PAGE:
HomePick of the DayRolls-Royce: buying the very best on a used-car budget

Rolls-Royce: buying the very best on a used-car budget


After testing the new Rolls-Royce Phantom, I have fallen in love with the brand. A Rolls from any era just seems to be one of the finest luxury cars available. These cars when new were not only the best luxury cars available, they were also the most expensive.

The solution would be a used Rolls-Royce, which after a few years depreciates quite steeply. At some point in the deprecation curve, the specific model levels off and stays pretty even in the market.

This is the best time to buy one of these cars as the depreciation is over and you could even to see the car increase in value over time.

The Rolls looks to be in well-cared-for condition

The Pick of the Day is a perfect example, a 2000 Rolls-Royce Silver Seraph advertised on ClassicCars.com by a dealer in Conroe, Texas.

The Silver Seraph is an interesting car built during an interesting time. Rolls and Bentley were for sale, with both BMW and Volkswagen looking to buy them.

What ended up happening is that VW bought the Bentley/Rolls factory in Crewe, England, for hundreds of millions of dollars and thought they had purchased the Rolls-Royce brand as well.  As it turns out, while they got the factory, BMW actually bought the Rolls-Royce name for somewhere around $50 million.

The Silver Seraph is powered by a V12 from BMW

The Silver Seraph is unique in that it was built just after this was sorted out, and as a result was the last Rolls-Royce model to be built in the Crewe factory, which by then was owned by VW.  Yet the car was actually powered by a V12 engine from BMW.

This Silver Seraph has the benefit of being a second-year model. In 2000, the car received a number of upgrades, such as a built-in GPS system and parking assist, and a rear seating compartment with more room. A number of first-year problems also were worked out, making the 2000 Seraph a reliable car if cared for properly.

The interior is finished in spectacular wood trim

Another bonus with the Silver Seraph is its strong performance. According to contemporary road-test data, the car that weighs more than 3 tons, can cover 0-60 in 7.1 seconds and reach a top speed of 140 mph. Not bad for an uber luxury car of the era. Rolls-Royce would have called it “adequate.”

This Silver Seraph looks like one that has been well cared for. Not surprising since the base cost of a Seraph in 2000 was $219,000, with many costing $250k or more, depending on options.

The seller states that the car has covered only 59,000 miles from new, and from the ad it sounds like a single-owner car.

Sumptuous leather seating

Before buying any one of these cars, you should first have it inspected by a Rolls-Royce/Bentley specialist, and inquire if the seller has service records for the car.

With only 1,570 total Silver Seraph cars built and in a nice color combination, this one could well be an excellent buy at the asking price of $38,900. It is certainly so when you learn that the original owner paid $220,00 for the car when it was new.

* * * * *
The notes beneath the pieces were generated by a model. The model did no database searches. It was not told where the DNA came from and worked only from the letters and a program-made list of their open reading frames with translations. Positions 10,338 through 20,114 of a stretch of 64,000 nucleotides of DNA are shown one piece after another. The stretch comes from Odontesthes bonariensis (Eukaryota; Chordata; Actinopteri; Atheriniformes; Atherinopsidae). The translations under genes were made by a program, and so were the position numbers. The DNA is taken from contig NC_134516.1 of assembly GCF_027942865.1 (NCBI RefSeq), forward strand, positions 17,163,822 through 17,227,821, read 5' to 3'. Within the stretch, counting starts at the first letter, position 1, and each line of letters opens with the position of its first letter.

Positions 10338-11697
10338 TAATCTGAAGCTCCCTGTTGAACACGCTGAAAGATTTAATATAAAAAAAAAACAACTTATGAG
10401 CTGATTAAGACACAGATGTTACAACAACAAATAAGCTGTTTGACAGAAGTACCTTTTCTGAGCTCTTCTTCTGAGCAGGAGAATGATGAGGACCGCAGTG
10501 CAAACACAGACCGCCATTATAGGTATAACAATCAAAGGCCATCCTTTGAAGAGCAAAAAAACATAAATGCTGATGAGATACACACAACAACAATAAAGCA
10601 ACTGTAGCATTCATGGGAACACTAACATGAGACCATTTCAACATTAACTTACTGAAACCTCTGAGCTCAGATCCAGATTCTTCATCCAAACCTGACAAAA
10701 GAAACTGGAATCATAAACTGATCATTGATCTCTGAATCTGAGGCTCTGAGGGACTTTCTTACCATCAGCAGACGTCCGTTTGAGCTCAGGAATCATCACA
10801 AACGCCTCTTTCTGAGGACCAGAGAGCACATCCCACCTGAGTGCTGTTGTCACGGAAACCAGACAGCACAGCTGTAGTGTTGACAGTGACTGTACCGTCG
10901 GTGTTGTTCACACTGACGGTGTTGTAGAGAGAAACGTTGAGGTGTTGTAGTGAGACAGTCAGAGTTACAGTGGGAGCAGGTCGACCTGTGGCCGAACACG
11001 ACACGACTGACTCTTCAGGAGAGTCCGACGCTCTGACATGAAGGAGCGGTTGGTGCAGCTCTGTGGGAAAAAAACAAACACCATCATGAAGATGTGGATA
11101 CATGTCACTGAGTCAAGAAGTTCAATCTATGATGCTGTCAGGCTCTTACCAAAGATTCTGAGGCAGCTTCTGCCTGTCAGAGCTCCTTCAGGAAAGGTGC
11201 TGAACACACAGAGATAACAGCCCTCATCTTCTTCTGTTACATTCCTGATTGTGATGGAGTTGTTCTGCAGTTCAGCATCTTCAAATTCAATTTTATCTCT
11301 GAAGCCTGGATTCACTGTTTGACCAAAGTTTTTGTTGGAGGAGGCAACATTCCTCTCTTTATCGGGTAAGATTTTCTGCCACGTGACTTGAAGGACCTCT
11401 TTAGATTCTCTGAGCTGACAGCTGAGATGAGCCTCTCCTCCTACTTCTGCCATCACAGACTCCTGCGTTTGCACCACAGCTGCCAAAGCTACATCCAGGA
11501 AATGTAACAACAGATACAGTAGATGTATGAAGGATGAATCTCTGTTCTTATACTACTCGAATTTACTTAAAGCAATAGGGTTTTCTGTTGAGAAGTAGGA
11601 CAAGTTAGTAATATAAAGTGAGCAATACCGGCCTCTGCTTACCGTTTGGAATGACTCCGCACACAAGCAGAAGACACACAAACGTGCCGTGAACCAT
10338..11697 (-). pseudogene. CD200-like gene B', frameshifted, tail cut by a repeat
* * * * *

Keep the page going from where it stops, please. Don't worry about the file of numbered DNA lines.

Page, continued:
To view this listing on ClassicCars.com, see Pick of the Day.

Andy Reid
Andy Reid
Andy Reid's first car, purchased at age 15, was a 1968 Fiat 124 coupe. His second, obtained by spending his college savings fund, was a 1966 Ferrari 330 GT 2+2. Since then, he has owned more than 150 cars—none of them normal or reasonable—as well as numerous classic motorcycles and scooters. A veteran of film, television, advertising and helping to launch a few Internet-based companies, Reid was a columnist for Classic Motorsports magazine for 12 years and has written for several other publications. He is considered an expert in European sports and luxury cars and is a respected concours judge. He lives in Canton, Connecticut.


  1. $38,000 to buy. How much to own? Between insurance, maintenance, and fuel you would need a healthy income to afford it.

    But if you give me one I would take it.

    • I can give you a real answer about ownership costs. If the car has been properly serviced and is up to date with those services, you should budget about $2,000 per year. Some years will cost $500 and some will cost $2,500. These cars are durable, reliable and are not crazy expensive to deal with. At a dealer they definitely are but there are a great many quality Rolls-Royce independent shops out there. I am not speaking from a buyers guide but from actual experience in owning one of these cars.

  2. Purchasing used luxury cars can be difficult. Thanks for sharing insight on buying a used Rolls Royce with this Pick of the Day!

  3. What a amazing information you just have posted dear about the Rolls-Royce. I am a big fan of Rolls-Royce and i am searching a blog like this for buying the very best Rolls-Royce on a used-car budget.

  4. Andy, what cautions should I consider when looking for a used Rolls Royce (2010-2013)? What kind of mileage is acceptable (for instance, is low mileage on a 2010 or 2011 a good thing? What mileage limit on these years is acceptable?) What place(s) do you recommend that I look?

  5. one of the reasons these cars have LOW mileage on them speaks for itself. IF they were as reliable as they are made out to be they would have more miles on them. The truth is they ARE unreliable and expensive to maintain.£4000 minimum to srot the suspension when theres a problem.
    Over rated Over priced and over engineered

  6. In this blog post, I read recently about how to buy a used car from a dealership and it was very informative. In post provided information about the steps used for car budget, as well as the skills and experience you need. Also provided tips on how to get started with buying the very best on a used-car budget.


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